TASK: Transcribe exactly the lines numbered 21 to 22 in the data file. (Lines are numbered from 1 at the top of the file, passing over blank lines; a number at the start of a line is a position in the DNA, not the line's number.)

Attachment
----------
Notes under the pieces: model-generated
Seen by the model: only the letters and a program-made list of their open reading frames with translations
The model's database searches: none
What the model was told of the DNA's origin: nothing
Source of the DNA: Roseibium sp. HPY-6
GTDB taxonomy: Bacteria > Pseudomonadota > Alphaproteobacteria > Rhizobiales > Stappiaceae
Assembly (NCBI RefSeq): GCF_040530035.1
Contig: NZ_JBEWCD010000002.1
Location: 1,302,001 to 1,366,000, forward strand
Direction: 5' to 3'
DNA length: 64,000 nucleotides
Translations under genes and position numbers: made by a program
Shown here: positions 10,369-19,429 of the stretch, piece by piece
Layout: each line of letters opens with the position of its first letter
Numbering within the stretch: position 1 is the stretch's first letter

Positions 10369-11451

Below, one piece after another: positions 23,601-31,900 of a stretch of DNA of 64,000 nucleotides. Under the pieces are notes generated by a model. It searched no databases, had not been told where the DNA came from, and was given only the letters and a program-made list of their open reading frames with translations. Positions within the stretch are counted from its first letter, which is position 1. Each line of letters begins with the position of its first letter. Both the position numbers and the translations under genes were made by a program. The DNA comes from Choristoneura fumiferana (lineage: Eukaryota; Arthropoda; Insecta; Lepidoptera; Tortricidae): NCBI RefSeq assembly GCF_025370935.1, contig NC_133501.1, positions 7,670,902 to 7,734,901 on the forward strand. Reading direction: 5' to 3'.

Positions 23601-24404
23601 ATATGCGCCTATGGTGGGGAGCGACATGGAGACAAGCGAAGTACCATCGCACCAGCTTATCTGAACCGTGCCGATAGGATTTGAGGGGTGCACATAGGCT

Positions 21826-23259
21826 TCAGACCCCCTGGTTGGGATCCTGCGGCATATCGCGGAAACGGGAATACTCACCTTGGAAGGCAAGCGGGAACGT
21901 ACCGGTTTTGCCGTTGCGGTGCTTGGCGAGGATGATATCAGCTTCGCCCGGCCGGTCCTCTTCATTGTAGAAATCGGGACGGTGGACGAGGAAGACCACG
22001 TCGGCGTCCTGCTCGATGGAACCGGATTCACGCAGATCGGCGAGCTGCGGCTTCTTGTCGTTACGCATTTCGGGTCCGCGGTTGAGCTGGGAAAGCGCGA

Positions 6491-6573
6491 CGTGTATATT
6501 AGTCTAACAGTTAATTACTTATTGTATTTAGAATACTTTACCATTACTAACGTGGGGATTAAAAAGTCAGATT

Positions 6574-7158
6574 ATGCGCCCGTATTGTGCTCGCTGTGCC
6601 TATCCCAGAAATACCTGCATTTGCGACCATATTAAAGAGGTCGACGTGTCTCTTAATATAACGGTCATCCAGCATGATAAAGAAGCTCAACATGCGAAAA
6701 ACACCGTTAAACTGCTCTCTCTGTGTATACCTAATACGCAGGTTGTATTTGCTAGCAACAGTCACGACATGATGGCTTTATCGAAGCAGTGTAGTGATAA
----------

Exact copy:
21826 TCAGACCCCCTGGTTGGGATCCTGCGGCATATCGCGGAAACGGGAATACTCACCTTGGAAGGCAAGCGGGAACGT
21901 ACCGGTTTTGCCGTTGCGGTGCTTGGCGAGGATGATATCAGCTTCGCCCGGCCGGTCCTCTTCATTGTAGAAATCGGGACGGTGGACGAGGAAGACCACG